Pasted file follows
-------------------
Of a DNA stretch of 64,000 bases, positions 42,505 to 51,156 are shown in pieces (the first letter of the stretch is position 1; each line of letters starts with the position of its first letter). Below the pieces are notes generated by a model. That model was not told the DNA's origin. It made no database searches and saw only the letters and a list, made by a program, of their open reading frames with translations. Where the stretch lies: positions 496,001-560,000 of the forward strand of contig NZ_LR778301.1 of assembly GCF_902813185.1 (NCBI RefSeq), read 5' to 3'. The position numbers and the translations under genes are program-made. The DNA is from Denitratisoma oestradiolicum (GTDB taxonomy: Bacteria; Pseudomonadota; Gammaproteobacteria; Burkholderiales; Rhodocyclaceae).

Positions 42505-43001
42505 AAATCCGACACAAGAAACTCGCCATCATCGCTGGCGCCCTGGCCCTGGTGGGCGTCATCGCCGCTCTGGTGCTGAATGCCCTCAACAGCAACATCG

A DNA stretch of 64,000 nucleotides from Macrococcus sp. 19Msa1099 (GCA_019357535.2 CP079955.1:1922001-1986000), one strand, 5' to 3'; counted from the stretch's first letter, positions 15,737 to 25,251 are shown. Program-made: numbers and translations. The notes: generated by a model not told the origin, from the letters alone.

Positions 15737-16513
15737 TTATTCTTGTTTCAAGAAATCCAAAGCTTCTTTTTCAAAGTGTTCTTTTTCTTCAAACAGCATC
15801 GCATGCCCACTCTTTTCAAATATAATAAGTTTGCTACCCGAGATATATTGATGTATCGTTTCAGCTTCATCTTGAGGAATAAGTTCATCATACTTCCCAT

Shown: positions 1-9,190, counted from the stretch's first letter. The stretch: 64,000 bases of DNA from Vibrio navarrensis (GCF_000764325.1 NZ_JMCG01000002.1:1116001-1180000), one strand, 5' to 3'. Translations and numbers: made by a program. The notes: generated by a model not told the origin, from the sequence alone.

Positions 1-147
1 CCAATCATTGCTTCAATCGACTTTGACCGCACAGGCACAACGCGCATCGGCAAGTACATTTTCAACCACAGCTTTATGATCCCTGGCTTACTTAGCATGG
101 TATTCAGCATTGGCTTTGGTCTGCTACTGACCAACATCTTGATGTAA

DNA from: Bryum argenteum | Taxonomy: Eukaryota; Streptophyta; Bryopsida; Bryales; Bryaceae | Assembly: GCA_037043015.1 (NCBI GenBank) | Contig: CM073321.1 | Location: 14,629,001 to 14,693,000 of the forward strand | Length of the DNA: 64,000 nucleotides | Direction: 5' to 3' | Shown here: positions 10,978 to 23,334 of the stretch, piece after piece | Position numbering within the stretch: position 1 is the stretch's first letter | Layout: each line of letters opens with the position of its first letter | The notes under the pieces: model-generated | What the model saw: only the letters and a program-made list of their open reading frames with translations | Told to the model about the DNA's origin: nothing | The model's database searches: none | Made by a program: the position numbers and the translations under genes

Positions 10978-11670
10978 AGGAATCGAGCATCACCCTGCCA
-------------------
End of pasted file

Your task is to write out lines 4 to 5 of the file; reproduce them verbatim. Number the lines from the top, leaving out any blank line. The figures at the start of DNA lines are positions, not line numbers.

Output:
A DNA stretch of 64,000 nucleotides from Macrococcus sp. 19Msa1099 (GCA_019357535.2 CP079955.1:1922001-1986000), one strand, 5' to 3'; counted from the stretch's first letter, positions 15,737 to 25,251 are shown. Program-made: numbers and translations. The notes: generated by a model not told the origin, from the letters alone.

Positions 15737-16513